Classic Moth Boats
By Scott Wolff
Reprint of article appearing in "The Boat Builder" Spring of 1992 Number 32 feature article page 3, by kind permission ofGougeon Brothers, Inc.
The Moth is a development class of one-man sailboats. Moth designers and builders are encouraged to use new ideas and materials to create a faster boat, while adhering to length, sail area, rudder and centerboard requirements. This class of sailboats was first designed by Captain Van Sant in 1930. Originally called 11’ Class, Moths are enjoying a comeback in their city of origin, Elizabeth City, N.C.
The comeback of the Moth was celebrated at the Third annual Classic Moth Boat Regatta September 21, 1991. Seventeen Moth boats from all over the East Coast traveled to Elizabeth City for a four-race series.
The Town has long been considered the birth place of the Moth, and features a recently dedicated Moth park at the end of Main Street. During the regatta, blue "Home of the Moth" banners decorated every light post.
A Moth boat is considered a Classic Moth if it has the lines of pre 1960s Moth design without wings or hiking boards. Also, it must have the lower aspect rig (72 Sq. Ft.) and weigh at least 75 lbs. This weight requirement is an attempt by the recently organized Classic Moth Boat Association to make the order, heavier Moths more competitive against the new replicas made to old designs.
Replicas have proved to be lighter and faster than the original Moth boats, but skipper ability still has a lot to do with winning. Moth skipper Walk Collins of Virginia Beach, VA. said "Moth racing has never been fair, but it has always been fun". Collins tied for first place beside Randall Swan, other skippers sail replicas of a Dorr Willey Moth design. Collins built his own, Swan’s was built by Ted Causey. The second place Moth was a replica as well, this one built and raced by Erky Gregory, who is also a Moth class contact person. The design for Gregory’s replica is available through the Museum of the Albemarle.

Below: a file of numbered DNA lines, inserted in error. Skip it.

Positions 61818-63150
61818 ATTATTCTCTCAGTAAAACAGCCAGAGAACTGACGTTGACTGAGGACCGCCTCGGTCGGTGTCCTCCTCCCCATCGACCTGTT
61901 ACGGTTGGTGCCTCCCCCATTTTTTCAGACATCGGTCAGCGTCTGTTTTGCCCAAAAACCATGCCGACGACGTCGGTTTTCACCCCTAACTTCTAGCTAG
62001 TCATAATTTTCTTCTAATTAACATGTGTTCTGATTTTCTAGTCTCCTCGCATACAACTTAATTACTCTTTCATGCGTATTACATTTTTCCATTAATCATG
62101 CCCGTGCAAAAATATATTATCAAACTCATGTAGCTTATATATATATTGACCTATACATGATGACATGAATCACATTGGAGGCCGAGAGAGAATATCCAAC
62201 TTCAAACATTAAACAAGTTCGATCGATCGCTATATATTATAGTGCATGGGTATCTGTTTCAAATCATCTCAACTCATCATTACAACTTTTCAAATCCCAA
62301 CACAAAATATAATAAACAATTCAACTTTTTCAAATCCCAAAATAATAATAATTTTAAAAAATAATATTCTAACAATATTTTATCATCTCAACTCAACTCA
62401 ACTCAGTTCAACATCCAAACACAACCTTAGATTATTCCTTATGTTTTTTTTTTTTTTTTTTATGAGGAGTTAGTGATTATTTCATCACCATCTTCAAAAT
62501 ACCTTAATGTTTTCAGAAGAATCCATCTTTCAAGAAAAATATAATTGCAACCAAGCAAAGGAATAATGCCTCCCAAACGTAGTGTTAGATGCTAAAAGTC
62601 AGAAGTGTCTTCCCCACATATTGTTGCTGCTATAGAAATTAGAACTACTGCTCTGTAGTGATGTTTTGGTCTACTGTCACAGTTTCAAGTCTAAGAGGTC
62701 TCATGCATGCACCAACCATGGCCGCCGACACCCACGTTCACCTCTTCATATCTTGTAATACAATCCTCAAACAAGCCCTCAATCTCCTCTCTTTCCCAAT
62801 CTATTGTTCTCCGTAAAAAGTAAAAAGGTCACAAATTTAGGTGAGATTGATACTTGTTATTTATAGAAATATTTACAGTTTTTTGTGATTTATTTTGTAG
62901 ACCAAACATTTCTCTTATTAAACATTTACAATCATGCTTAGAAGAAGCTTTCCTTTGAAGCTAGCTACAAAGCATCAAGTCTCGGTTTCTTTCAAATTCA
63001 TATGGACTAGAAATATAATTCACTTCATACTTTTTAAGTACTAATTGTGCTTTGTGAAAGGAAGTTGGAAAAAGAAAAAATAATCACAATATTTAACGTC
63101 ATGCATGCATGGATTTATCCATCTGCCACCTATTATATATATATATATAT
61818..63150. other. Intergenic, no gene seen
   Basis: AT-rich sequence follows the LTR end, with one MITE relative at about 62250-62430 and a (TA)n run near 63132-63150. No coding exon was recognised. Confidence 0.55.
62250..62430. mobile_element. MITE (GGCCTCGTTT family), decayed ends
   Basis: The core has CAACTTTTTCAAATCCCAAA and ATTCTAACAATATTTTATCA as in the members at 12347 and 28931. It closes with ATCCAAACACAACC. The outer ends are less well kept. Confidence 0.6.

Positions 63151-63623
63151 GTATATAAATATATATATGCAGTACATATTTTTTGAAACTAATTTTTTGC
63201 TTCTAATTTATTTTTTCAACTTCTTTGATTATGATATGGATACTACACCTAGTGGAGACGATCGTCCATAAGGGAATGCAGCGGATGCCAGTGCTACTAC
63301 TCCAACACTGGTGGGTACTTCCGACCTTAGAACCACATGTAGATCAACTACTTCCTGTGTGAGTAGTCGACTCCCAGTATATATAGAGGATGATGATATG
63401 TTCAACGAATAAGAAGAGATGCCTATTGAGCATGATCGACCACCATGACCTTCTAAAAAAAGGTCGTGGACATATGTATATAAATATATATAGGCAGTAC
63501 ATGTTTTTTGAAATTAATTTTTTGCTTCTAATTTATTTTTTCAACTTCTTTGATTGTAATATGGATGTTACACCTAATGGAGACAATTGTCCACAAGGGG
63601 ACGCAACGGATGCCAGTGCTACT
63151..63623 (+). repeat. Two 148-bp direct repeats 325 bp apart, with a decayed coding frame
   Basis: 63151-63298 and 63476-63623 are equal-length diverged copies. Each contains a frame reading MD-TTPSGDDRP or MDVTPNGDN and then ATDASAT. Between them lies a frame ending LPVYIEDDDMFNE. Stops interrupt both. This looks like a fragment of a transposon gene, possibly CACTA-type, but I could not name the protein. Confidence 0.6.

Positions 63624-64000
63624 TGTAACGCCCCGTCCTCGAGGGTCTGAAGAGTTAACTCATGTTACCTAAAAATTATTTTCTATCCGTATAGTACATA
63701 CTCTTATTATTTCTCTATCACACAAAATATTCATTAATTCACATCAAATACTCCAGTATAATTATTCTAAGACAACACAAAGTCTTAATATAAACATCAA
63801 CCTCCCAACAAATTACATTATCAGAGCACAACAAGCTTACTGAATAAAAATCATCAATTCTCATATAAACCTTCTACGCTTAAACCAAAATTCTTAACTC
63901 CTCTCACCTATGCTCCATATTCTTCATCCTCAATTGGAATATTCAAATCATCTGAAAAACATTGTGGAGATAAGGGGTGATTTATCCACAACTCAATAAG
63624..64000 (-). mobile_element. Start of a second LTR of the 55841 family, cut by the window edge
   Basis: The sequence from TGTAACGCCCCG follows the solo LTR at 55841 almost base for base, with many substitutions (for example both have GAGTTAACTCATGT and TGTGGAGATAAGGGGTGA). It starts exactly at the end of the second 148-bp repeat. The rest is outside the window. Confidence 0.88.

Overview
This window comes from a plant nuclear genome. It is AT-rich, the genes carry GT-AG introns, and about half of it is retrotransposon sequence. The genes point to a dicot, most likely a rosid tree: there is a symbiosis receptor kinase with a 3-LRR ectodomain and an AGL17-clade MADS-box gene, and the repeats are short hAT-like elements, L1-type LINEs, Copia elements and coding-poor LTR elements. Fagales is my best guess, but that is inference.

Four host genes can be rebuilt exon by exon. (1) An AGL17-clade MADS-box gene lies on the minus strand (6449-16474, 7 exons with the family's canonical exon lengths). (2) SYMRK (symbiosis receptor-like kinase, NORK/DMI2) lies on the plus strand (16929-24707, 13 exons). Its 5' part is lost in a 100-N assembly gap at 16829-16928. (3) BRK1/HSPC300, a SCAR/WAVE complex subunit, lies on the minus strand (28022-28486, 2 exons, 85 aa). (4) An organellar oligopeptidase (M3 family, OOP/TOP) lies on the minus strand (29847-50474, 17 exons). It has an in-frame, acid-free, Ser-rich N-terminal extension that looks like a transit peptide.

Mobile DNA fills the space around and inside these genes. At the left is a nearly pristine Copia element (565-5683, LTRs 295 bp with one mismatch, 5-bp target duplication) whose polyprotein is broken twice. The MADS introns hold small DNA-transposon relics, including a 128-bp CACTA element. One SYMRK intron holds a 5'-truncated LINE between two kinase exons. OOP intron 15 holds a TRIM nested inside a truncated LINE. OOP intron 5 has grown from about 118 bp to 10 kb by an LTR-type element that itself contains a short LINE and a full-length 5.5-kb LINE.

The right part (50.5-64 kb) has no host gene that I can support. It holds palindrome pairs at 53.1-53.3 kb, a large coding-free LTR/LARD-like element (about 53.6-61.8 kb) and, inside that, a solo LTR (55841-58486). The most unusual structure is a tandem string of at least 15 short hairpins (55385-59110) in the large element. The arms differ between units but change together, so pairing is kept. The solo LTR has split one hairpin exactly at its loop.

The regatta was raced on a triangular course on the Pasquotank River. The breeze was so stiff that two boats capsized before the first gun. Luckily, the wind tapered off a bit so the race was on and the two winners (Swan and Collins) established an early lead. They maintained this lead through all four races.
Many champions of former years were on hand to race and observe. Skipper Chuck Higgins sailed Miss Ines, the last boat Dorr Willey built. These boats set the standard in Moth competition early on and are still competitive. Russel Post was also on hand to witness an early design of his do well in the racing. He vowed to return next year with a boat of his own.